Having obtained the images, we were impressed by the exacting level of detail included. Available in 1:5,000, 1:10,000 and 1:25,000, it begs the question as to not only why the maps were created, but how they were developed. It is the level of exacting detail that really has created the intrigue.
They include many features that are simply not present on Ordnance Survey maps from the same eras. In fact, at the time, Ordnance Survey was not obliged to include over 5,000 ‘nationally sensitive’ features. In obvious contrast, the Soviet maps included such details.
Lookout points, military installations and sensitive industrial sites are all visible. They were plotted with the exact measurement, with specific military buildings clearly on display, through to the inclusion of precise details even down to prominent trees or other landscape features.
The maps also include data related to energy and infrastructure networks, including road width information, road surface materials, loadbearing bridge capacities and even details of underground networks, gasworks and more.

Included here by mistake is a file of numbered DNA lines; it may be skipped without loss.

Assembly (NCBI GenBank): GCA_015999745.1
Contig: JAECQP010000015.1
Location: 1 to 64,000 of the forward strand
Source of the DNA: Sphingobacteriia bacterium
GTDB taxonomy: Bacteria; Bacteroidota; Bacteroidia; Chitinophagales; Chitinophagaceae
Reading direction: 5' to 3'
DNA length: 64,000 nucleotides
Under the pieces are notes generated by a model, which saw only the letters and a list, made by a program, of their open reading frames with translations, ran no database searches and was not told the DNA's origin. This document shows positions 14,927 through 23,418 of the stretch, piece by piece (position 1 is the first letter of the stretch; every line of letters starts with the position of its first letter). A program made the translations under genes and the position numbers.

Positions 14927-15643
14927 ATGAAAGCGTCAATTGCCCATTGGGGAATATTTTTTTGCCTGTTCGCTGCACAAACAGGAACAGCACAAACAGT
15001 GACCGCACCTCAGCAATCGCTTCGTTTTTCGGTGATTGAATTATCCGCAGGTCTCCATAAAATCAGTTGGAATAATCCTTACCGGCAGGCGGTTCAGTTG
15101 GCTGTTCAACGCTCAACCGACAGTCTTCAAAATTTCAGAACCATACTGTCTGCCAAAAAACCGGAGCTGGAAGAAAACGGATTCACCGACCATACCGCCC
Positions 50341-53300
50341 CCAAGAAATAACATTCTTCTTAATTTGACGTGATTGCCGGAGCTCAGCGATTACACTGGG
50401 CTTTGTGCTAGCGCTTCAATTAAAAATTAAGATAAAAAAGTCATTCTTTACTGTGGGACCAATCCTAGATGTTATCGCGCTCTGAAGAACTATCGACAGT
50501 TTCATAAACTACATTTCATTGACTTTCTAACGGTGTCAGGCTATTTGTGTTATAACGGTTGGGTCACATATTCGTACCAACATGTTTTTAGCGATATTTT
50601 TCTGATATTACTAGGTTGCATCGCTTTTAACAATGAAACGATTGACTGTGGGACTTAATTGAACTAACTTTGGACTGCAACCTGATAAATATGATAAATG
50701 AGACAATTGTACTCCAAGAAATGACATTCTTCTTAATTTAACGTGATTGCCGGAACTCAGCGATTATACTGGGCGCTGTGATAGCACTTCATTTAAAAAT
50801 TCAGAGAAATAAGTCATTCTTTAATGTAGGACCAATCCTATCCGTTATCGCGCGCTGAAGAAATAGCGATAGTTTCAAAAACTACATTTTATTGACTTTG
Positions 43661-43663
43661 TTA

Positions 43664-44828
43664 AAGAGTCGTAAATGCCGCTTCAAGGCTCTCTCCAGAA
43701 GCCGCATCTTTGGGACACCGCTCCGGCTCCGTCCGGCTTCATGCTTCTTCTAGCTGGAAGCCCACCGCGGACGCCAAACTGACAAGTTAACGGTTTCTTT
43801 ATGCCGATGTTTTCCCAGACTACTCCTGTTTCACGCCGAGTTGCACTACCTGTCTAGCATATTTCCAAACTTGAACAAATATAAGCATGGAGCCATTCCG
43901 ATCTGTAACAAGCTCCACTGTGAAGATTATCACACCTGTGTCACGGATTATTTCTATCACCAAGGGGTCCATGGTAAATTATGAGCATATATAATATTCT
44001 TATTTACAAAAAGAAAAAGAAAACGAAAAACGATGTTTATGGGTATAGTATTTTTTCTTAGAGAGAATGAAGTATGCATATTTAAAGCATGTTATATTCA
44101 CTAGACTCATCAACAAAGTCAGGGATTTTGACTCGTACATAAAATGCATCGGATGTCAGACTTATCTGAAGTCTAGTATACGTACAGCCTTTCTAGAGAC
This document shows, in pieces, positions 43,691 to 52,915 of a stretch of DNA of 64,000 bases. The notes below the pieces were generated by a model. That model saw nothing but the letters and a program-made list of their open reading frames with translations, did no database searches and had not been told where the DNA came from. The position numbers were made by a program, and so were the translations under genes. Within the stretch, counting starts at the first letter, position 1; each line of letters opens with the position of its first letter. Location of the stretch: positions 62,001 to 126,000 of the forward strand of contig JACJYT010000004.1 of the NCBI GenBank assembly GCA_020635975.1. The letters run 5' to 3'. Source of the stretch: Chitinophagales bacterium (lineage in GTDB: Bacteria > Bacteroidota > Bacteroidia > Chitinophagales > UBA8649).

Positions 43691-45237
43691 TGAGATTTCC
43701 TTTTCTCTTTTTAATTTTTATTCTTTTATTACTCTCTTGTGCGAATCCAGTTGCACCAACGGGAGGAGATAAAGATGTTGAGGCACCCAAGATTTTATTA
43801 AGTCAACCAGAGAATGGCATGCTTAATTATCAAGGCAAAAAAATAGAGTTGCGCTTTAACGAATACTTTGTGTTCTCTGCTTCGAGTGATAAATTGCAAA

Move offshore and the precision continues with information recorded relating to the depth of channel clearance, speed of flow and whether the river is tidal.
Whilst we can all speculate as to what the maps would be used for, we are not aware of the original plans for the maps, or how the information was actually gathered. There are anecdotal stories of Russian’s being based on the ground to capture information, including stories of them pretending to be fishermen on the coastlines in order to measure sea depths, or having picnics close to military sites pretending to be sightseers, whilst all the while plotting key data. This is, of course, anecdotal and no proof has ever been identified. There are also suggestions that data was taken by the Luftwaffe during World War II, as well as aerial imagery from satellites. This, however, is again speculative and not proven.